This tutorial shows the basic steps of using SEP to detect objects in an image and perform some basic aperture photometry.

Here, we use the fitsio package, just to read the test image, but you can also use astropy.io.fits for this purpose (or any other FITS reader).

import numpy as np
import sep
# additional setup for reading the test image and displaying plots
import fitsio
import matplotlib.pyplot as plt
from matplotlib import rcParams

%matplotlib inline

rcParams['figure.figsize'] = [10., 8.]
Matplotlib is building the font cache; this may take a moment.

First, we’ll read an example image from a FITS file and display it, just to show what we’re dealing with. The example image is just 256 x 256 pixels.

# read image into standard 2-d numpy array
data = fitsio.read("../data/image.fits")
# show the image
m, s = np.mean(data), np.std(data)
plt.imshow(data, interpolation='nearest', cmap='gray', vmin=m-s, vmax=m+s, origin='lower')
<matplotlib.colorbar.Colorbar at 0x7f2b1aeeca10>

Background subtraction

Most optical/IR data must be background subtracted before sources can be detected. In SEP, background estimation and source detection are two separate steps.

# measure a spatially varying background on the image
bkg = sep.Background(data)

There are various options for controlling the box size used in estimating the background. It is also possible to mask pixels. For example:

bkg = sep.Background(data, mask=mask, bw=64, bh=64, fw=3, fh=3)

See the reference section for descriptions of these parameters.

This returns an Background object that holds information on the spatially varying background and spatially varying background noise level. We can now do various things with this Background object:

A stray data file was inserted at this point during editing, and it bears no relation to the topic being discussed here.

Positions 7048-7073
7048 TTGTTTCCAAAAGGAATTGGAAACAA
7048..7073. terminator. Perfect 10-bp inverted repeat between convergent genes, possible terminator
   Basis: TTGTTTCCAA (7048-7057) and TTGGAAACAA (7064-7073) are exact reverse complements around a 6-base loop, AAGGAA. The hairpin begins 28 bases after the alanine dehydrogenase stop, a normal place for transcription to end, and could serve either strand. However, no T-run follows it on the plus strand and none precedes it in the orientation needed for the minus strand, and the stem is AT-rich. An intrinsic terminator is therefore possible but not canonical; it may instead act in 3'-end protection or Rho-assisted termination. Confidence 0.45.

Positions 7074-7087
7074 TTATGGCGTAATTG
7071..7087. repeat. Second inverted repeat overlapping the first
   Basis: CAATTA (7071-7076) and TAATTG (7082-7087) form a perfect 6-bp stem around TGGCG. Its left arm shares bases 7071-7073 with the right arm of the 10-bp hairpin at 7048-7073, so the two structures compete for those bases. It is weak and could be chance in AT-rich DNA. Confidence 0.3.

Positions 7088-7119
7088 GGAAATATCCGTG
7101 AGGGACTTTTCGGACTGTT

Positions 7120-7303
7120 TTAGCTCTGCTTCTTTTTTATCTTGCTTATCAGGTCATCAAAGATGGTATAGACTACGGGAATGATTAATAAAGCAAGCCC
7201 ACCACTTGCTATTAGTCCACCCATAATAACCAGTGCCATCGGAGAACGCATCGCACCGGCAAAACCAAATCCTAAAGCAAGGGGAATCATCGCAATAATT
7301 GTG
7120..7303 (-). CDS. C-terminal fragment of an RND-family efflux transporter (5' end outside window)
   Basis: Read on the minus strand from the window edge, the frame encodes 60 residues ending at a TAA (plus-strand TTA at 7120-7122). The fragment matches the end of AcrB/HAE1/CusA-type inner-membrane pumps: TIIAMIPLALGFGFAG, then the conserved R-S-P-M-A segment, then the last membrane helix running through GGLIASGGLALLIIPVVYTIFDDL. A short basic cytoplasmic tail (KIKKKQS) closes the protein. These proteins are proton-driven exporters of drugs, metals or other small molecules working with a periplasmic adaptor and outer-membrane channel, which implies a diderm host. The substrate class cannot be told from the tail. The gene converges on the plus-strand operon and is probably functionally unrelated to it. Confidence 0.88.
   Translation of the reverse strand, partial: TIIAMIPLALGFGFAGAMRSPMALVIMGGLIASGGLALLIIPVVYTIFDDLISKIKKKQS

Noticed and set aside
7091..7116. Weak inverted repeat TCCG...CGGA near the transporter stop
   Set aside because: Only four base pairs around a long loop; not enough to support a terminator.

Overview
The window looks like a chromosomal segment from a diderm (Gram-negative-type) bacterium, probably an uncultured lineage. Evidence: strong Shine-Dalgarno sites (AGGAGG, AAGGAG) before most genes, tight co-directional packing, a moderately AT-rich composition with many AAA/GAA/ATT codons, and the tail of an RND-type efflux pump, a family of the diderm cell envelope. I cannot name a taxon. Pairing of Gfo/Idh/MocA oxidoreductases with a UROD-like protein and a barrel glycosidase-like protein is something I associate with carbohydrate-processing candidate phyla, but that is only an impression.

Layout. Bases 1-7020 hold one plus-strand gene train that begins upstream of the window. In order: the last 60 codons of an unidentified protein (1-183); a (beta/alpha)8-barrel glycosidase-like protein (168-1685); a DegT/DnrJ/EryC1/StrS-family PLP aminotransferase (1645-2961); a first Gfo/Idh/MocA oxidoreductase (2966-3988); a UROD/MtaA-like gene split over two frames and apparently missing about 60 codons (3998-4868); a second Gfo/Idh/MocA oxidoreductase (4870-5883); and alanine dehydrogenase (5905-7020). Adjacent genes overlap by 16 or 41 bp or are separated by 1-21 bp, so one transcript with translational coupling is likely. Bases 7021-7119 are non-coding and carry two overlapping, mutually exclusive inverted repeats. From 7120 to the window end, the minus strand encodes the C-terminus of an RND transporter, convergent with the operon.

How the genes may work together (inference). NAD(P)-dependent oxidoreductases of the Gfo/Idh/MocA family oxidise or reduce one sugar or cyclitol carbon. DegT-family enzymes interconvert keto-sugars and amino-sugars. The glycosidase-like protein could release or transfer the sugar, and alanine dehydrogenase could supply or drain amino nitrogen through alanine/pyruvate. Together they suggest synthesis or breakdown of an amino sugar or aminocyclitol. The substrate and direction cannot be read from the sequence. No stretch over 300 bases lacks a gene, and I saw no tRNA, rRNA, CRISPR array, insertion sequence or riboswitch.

# get a "global" mean and noise of the image background:
# evaluate background as 2-d array, same size as original image
bkg_image = bkg.back()
# bkg_image = np.array(bkg) # equivalent to above
# show the background
plt.imshow(bkg_image, interpolation='nearest', cmap='gray', origin='lower')
<matplotlib.colorbar.Colorbar at 0x7f2b1add5ed0>
# evaluate the background noise as 2-d array, same size as original image
bkg_rms = bkg.rms()
# show the background noise
plt.imshow(bkg_rms, interpolation='nearest', cmap='gray', origin='lower')
<matplotlib.colorbar.Colorbar at 0x7f2b1ad22350>
# subtract the background
data_sub = data - bkg

One can also subtract the background from the data array in-place by doing bkg.subfrom(data).


If the data array is not background-subtracted or the threshold is too low, you will tend to get one giant object when you run object detection using sep.extract. Or, more likely, an exception will be raised due to exceeding the internal memory constraints of the sep.extract function.

Object detection

Now that we’ve subtracted the background, we can run object detection on the background-subtracted data. You can see the background noise level is pretty flat. So here we’re setting the detection threshold to be a constant value of \(1.5 \sigma\) where \(\sigma\) is the global background RMS.